Astronomical Heritage Finder


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International Astronomical Union

Short Description (ICOMOS-IAU Case Study format):
The Astronomical Rock Panels in the Lascaux Cave, France


Geographical position 
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The Lascaux cave (Grotte de Lascaux) is situated in the valley of the river Vézère, 1200 m south-east of Montignac, Département de la Dordogne, France.


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Latitude 45° 3′ 17″ N, longitude 1° 10′ 44″ E. Elevation 185m above mean sea level.


General description 
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The Lascaux cave is embedded in the Santon limestone massif, its entrance being just below the top of Lascaux hill, c. 90 m above the valley floor of the Vézère. It comprises three long and narrow subterranean galleries in the form of a letter ‘K’ and measuring almost 250 m in length, including what have become known as the Axial Gallery, the Hall of the Bulls, the Chamber of Felines, the Nave, the Apse, and the Shaft. Covering most parts of the cave are numerous monochrome and polychrome paintings and engravings. The published corpus lists 1963 figures including animals (horse, aurochs, bison, ox, stag, ibex, feline, woolly rhinoceros, bird, bear), an anthropoid, a chimera, some possible abstract representations of plants, and symbols (geometric figures, series and sets of dots etc). Carbon-14 dates (from charcoal used sparingly for painting), pollen analysis and stylistic evaluations suggest that the majority of the rock pictures should be associated with the Lower Magdalenian, c. 17,000–15,000 BP, although it is possible that a few were created much later, in the Mesolithic (up to c. 5000 BC).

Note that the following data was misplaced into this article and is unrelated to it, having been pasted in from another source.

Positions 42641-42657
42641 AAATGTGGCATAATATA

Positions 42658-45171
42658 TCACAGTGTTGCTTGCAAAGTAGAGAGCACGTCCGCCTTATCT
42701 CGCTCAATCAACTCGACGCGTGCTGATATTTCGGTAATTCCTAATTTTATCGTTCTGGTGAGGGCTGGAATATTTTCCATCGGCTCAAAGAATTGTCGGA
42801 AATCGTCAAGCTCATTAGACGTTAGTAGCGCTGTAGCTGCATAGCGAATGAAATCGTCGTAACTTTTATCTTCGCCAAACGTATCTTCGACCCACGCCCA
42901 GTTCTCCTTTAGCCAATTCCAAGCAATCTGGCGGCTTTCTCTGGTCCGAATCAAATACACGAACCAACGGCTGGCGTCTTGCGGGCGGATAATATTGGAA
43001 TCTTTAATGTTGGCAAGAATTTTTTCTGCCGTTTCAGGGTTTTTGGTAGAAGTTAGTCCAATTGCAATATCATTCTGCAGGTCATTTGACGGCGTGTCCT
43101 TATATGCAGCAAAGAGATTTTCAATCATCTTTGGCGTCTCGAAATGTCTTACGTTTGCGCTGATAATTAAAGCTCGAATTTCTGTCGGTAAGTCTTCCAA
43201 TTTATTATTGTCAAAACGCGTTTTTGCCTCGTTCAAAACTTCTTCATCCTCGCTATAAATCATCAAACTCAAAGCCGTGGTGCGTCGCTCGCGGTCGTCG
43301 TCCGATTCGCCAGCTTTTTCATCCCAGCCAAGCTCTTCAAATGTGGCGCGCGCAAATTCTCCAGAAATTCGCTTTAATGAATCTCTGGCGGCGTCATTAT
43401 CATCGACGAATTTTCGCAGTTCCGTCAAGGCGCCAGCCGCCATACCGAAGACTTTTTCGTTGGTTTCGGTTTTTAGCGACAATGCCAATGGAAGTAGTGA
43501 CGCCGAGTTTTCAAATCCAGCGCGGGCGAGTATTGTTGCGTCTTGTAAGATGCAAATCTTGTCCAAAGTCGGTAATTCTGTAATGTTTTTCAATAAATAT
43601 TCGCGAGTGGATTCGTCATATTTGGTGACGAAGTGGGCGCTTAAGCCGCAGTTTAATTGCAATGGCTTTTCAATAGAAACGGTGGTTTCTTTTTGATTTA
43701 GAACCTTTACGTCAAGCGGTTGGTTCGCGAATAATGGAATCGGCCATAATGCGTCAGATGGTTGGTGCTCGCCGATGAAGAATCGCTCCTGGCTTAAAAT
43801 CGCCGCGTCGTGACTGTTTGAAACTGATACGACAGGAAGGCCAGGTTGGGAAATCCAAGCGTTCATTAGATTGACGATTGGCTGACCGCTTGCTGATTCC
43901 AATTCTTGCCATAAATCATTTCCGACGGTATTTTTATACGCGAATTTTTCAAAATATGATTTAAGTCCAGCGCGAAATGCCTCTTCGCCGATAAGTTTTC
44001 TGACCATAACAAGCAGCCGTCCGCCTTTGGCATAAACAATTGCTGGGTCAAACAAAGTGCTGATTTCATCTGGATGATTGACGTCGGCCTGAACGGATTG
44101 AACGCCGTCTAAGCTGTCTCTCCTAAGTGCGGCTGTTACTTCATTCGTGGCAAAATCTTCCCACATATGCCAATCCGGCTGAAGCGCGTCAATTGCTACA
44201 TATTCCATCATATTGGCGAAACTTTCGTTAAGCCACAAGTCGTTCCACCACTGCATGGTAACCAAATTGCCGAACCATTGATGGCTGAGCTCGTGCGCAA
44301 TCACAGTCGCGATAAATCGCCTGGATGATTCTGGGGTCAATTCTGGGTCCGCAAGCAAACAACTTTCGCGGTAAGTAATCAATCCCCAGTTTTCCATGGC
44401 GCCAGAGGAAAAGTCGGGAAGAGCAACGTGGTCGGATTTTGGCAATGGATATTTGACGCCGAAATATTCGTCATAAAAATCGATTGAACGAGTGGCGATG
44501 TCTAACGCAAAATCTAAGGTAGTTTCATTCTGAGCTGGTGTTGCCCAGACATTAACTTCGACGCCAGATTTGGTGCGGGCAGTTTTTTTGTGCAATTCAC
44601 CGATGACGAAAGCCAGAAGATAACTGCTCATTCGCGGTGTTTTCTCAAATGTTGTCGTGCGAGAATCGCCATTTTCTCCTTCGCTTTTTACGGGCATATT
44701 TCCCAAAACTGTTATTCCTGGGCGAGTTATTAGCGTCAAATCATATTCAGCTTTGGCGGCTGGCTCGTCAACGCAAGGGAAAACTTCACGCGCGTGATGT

Brief inventory 
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A number of the Lascaux pictures have a possible astronomical significance. These include the ‘Chinese horse’ and ‘fronting ibex’ in the Axial Gallery and the ‘crossed bison’ in the Chamber of Felines (natural calendars); the stag-and-horse motif and related dots in the Axial Gallery and the five ‘swimming stags’ in the Nave (astronomical almanacs); the aurochs (no. 18) in the Hall of the Bulls with its clusters of dots (representations of asterisms); and two pictograph panels in the Shaft (cosmography). See also Cultural and symbolic dimension.